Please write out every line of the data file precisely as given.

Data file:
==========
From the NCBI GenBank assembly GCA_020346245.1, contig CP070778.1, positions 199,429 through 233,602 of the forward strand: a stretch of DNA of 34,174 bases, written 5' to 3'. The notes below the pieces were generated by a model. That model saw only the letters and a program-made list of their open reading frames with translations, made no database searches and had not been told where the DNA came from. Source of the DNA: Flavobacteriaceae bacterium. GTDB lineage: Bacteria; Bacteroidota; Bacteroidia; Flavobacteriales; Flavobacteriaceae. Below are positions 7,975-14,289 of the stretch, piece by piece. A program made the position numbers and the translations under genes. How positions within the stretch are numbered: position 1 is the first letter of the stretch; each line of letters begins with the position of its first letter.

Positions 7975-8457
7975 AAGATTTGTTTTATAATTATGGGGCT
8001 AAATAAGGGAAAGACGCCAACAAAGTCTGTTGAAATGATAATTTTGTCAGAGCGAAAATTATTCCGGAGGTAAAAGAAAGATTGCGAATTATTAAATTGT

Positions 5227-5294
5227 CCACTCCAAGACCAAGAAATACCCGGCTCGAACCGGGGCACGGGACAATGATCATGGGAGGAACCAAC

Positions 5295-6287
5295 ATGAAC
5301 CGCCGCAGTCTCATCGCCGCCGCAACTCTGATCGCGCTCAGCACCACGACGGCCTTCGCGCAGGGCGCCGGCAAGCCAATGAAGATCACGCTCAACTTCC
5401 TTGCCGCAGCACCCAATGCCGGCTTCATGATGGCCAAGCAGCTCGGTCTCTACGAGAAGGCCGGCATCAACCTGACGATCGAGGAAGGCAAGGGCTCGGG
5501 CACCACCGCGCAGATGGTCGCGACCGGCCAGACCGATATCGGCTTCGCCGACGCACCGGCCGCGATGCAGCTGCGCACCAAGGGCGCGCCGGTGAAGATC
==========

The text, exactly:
From the NCBI GenBank assembly GCA_020346245.1, contig CP070778.1, positions 199,429 through 233,602 of the forward strand: a stretch of DNA of 34,174 bases, written 5' to 3'. The notes below the pieces were generated by a model. That model saw only the letters and a program-made list of their open reading frames with translations, made no database searches and had not been told where the DNA came from. Source of the DNA: Flavobacteriaceae bacterium. GTDB lineage: Bacteria; Bacteroidota; Bacteroidia; Flavobacteriales; Flavobacteriaceae. Below are positions 7,975-14,289 of the stretch, piece by piece. A program made the position numbers and the translations under genes. How positions within the stretch are numbered: position 1 is the first letter of the stretch; each line of letters begins with the position of its first letter.

Positions 7975-8457
7975 AAGATTTGTTTTATAATTATGGGGCT
8001 AAATAAGGGAAAGACGCCAACAAAGTCTGTTGAAATGATAATTTTGTCAGAGCGAAAATTATTCCGGAGGTAAAAGAAAGATTGCGAATTATTAAATTGT

Positions 5227-5294
5227 CCACTCCAAGACCAAGAAATACCCGGCTCGAACCGGGGCACGGGACAATGATCATGGGAGGAACCAAC

Positions 5295-6287
5295 ATGAAC
5301 CGCCGCAGTCTCATCGCCGCCGCAACTCTGATCGCGCTCAGCACCACGACGGCCTTCGCGCAGGGCGCCGGCAAGCCAATGAAGATCACGCTCAACTTCC
5401 TTGCCGCAGCACCCAATGCCGGCTTCATGATGGCCAAGCAGCTCGGTCTCTACGAGAAGGCCGGCATCAACCTGACGATCGAGGAAGGCAAGGGCTCGGG
5501 CACCACCGCGCAGATGGTCGCGACCGGCCAGACCGATATCGGCTTCGCCGACGCACCGGCCGCGATGCAGCTGCGCACCAAGGGCGCGCCGGTGAAGATC